By Meg Hill
A proposed development in Hosier Lane would place 36 serviced apartments and two new retail spaces in the tourist hot-spot.
The $12 million development at 7-11 Hosier Lane would involve internal demolition and reconstruction of the existing three-story building and eight additional floors.
The development would have entrances on both Hosier Lane and Rutledge Lane. Part of the building is currently leased by the Youth Projects, a charity providing for disadvantaged and homeless youth.
It is unclear whether or not the development would allow for the Youth Projects to remain.
The current building, of which the exact construction date is not known but is estimated around the beginning of the 20th century, has heritage overlay protection.
A planning application for the development outlines the protection of the brick facade, which is required by the heritage listing. The additional eight storeys is described as “contemporary”, with rainbow colouring that the application states will complement the graffiti and street art at ground level.
But the application also states that there will be “minimal visibility” of the additional storeys from ground level, and that this will mitigate any negative impact on the visual identity of the laneway.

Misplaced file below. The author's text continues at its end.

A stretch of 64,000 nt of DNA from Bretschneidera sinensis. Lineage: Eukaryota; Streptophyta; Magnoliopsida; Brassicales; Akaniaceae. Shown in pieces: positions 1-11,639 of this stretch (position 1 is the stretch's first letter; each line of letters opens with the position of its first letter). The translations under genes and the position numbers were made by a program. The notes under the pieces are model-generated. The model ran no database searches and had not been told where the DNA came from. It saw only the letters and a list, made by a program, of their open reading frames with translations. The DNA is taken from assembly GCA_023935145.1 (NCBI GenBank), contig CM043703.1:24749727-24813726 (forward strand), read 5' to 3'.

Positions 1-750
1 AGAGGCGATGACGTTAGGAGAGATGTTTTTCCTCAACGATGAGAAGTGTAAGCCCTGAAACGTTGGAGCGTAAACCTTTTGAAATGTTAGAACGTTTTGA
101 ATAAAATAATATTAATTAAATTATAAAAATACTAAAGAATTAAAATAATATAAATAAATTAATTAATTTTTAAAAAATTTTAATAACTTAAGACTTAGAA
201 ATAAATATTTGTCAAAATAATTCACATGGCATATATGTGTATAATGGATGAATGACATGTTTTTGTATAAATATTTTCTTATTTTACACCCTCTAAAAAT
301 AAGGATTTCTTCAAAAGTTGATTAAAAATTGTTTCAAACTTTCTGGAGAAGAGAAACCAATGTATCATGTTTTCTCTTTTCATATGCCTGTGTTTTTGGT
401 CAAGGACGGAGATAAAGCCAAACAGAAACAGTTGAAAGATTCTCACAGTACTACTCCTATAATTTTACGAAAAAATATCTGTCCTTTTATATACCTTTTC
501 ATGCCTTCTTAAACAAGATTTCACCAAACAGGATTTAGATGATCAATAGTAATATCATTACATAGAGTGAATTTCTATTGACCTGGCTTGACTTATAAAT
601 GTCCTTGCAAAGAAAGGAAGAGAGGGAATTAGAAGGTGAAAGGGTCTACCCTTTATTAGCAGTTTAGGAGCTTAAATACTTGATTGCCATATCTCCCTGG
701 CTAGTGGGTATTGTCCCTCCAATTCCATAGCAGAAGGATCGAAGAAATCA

Street artist Adrian Doyle said the proposal was “outrageous”.
“Hosier Lane gets 10,000 visitors a day, it’s an economy in its own right,” he said.
“Would they want to set up their shops and develop it if there wasn’t street art? They’re using street art, even though its illegal and they don’t want to put any money into the art, so they can make a quick buck.”
“They don’t understand the currency of culture. At what point is the whole city going to be exactly the same, like one big shopping mall?”
“We’re a cool city because of our art, and it’s just about gone.”
The proposed development may inflame simmering tensions over commercialisation of the lane and its street art.
After Culture Kings opened a store with an entrance in the lane there was a dispute over the company calling the police to report street artists last year.
At the end of last year street artists also hit out at commercial art in the laneway, including promotions for sporting events and different businesses.
Culture Kings signed a 10-year lease in the lane in 2017, but there are almost no other retail or hospitality outlets in the lane at ground level.
A notable exception is Good2Go Coffee, also at the 7-9 address, which is a social enterprise run by the Youth Projects.
A proposed high-rise development at another address in Hosier Lane was met with widespread backlash in 2014 and was rejected by VCAT after being approved by then planning minister Matthew Guy.